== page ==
Another notable whistleblower

December 28, 2010 | By | Reply More

In the December 27, 2010 edition of The Nation (available online only to subscribers), we learn of Martin Woods, who was an expert at spotting dirty money flowing through banking systems. In 2005 he took a job with Wachovia Bank. He was in for a rude awakening when, in 2006, during the Lebanon war, his superiors reprimanded him for trying to freeze in account used by Hezbollah.

That same year, he identified suspicious transactions relating to Mexican currency exchanges–deposits of travelers checks “with sequential numbers for large amounts of money–more than any innocent person would need–with inadequate or no identity information on them, and what seemed to a trained eye to be dubious signatures.” Instead of being commended, his superiors at Wachovia Bank told him to “stop asking questions and to cease blocking suspicious transactions.”

As the article points out, it turns out that his suspicions were entirely correct based upon the seizure of 5.7 tons of cocaine by the Mexican military. This year, the Justice Department charged Wachovia with the largest violation of the Bank Secrecy Act in US history, fining the bank $160 million. Shortly thereafter, Wells Fargo purchased Wachovia during the 2008 crash for $12.7 billion, thanks to a $25 billion handout of US taxpayer money.

What happened to Martin Woods? The bank charged him with professional misconduct in 2008. He received “a stinging reprimand [claiming] that his actions could expose the bank to potential regulatory jeopardy and even large fines.” In December, 2008, Woods sued Wachovia for harassment and detrimental treatment, and the bank settled in 2009 for an amount which was undisclosed.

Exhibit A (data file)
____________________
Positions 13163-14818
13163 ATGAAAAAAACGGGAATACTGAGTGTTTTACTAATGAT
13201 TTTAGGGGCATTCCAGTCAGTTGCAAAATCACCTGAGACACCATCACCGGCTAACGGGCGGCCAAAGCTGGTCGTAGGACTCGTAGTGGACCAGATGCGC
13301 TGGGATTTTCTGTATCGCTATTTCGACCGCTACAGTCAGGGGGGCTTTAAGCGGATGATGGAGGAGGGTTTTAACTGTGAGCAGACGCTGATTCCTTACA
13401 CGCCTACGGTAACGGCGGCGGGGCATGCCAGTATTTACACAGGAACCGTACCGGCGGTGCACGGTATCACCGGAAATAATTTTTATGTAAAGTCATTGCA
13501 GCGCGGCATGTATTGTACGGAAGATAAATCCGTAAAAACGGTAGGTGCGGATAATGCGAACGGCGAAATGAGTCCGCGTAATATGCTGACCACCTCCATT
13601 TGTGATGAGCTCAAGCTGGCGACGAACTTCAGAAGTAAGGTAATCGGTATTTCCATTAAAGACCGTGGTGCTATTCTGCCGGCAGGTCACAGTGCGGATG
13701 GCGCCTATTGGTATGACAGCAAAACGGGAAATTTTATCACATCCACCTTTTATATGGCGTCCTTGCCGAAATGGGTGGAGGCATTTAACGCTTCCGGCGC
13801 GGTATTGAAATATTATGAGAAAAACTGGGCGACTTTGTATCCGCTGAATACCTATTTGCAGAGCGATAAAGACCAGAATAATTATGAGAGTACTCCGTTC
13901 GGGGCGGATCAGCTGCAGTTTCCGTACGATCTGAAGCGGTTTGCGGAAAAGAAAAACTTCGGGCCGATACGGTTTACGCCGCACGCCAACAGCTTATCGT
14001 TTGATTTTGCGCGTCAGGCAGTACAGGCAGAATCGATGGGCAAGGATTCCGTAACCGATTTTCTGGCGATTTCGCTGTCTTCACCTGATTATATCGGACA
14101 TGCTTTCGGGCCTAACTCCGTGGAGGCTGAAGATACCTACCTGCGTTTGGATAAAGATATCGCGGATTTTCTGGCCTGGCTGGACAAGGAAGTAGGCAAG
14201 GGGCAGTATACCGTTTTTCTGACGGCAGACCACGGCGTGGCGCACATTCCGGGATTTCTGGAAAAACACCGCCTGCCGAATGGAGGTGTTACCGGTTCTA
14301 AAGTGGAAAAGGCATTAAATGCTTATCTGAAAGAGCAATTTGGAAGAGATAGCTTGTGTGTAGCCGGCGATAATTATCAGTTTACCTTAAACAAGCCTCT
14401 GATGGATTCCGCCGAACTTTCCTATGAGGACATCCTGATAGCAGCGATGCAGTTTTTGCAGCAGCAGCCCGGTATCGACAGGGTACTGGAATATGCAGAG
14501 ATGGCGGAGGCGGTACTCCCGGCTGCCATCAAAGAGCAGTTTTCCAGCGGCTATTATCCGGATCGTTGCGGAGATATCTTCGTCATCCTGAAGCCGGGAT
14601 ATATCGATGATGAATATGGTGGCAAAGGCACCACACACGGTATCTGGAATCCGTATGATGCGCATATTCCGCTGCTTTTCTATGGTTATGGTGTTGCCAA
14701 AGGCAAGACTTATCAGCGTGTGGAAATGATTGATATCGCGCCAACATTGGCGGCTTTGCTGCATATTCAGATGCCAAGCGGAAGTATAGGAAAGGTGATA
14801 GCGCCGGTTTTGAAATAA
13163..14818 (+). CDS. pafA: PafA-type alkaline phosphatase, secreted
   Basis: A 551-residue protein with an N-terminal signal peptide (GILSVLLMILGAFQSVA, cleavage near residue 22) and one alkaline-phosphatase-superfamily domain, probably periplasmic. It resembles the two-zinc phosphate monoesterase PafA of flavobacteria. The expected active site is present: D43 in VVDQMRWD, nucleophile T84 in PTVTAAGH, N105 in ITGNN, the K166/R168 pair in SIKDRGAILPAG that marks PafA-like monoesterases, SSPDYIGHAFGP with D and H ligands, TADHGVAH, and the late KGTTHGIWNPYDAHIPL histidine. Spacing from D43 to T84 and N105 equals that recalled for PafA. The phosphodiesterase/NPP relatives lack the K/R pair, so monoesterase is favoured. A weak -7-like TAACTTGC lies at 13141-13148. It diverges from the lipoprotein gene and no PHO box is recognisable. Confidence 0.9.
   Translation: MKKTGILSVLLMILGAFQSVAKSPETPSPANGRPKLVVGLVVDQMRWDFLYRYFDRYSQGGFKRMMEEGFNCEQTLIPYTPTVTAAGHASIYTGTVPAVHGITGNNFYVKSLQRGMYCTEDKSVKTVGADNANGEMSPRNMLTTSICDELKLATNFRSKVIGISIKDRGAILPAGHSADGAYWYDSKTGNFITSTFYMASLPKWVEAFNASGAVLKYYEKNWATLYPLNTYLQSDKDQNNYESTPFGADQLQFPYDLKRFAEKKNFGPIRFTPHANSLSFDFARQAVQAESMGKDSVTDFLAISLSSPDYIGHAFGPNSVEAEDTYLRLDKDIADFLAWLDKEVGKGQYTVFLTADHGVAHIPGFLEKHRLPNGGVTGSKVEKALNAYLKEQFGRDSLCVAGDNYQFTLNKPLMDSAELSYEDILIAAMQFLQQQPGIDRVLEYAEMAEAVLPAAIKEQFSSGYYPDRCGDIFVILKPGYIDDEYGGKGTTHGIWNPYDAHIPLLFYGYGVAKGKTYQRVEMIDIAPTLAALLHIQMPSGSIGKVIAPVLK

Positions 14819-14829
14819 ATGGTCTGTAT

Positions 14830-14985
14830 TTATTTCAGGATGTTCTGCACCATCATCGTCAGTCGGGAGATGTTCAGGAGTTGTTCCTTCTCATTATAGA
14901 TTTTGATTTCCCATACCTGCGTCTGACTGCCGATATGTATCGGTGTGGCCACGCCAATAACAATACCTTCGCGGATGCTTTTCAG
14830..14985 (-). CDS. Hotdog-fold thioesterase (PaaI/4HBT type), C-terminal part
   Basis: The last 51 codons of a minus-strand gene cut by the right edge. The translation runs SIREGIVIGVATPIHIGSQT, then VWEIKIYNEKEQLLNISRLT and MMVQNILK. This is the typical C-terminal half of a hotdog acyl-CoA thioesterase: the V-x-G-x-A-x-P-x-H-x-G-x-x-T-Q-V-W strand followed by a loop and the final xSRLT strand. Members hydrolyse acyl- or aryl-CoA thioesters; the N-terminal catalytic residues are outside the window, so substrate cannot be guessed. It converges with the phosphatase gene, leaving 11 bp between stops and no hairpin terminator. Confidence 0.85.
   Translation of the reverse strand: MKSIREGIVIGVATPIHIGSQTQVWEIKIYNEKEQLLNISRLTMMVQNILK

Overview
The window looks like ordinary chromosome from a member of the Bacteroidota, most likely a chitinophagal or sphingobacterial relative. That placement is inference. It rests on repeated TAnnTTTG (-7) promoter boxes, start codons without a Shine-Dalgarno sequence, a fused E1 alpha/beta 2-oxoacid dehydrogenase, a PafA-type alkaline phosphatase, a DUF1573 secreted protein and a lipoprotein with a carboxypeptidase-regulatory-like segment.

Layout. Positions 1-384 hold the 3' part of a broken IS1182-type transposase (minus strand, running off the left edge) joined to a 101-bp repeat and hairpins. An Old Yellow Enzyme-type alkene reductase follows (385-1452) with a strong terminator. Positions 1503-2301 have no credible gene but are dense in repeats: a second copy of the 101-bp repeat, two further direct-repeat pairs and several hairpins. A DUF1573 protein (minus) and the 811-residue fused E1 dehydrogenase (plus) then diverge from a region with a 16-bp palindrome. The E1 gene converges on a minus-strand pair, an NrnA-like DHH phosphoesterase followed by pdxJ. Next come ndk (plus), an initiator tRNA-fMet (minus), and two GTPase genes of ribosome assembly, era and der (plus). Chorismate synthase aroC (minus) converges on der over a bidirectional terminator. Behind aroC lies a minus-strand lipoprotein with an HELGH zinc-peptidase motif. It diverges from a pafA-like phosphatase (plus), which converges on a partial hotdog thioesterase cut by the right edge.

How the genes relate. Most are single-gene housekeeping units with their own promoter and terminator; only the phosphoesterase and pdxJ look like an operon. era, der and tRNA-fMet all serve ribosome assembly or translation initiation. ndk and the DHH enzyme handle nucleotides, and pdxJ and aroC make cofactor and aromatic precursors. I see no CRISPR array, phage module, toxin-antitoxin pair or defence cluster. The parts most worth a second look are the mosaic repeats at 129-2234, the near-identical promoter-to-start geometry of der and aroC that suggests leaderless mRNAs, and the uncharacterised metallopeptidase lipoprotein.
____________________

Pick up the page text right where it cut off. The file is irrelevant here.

For these reasons, I’m adding Martin Woods to my private Whistle-Blower Hall of Fame, along with Bradley Manning and Bradley Birkenfeld.

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Category: Heroes, Whistle-blowers

About the Author ()

Erich Vieth is an attorney focusing on consumer law litigation and appellate practice. He is also a working musician and a writer, having founded Dangerous Intersection in 2006. Erich lives in the Shaw Neighborhood of St. Louis, Missouri, where he lives half-time with his two extraordinary daughters.

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